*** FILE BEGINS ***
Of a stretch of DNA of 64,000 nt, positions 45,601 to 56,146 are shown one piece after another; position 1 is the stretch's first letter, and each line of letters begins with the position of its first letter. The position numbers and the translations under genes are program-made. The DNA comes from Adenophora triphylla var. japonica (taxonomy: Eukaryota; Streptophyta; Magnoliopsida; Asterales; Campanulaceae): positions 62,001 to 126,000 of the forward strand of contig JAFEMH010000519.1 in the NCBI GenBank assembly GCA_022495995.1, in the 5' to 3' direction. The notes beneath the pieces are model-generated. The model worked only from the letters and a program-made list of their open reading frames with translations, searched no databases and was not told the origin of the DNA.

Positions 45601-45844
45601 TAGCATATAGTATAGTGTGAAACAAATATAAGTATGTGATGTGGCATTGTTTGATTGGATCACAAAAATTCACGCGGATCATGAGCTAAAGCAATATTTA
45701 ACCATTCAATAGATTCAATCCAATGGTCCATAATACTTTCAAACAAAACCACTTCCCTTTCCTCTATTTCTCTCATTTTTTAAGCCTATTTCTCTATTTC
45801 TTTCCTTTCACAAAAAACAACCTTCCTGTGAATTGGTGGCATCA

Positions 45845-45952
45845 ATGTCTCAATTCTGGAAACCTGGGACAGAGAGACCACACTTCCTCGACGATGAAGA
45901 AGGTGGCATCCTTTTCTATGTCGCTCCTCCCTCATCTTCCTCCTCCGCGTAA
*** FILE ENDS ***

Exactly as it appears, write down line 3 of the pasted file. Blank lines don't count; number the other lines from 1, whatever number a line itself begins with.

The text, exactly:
45601 TAGCATATAGTATAGTGTGAAACAAATATAAGTATGTGATGTGGCATTGTTTGATTGGATCACAAAAATTCACGCGGATCATGAGCTAAAGCAATATTTA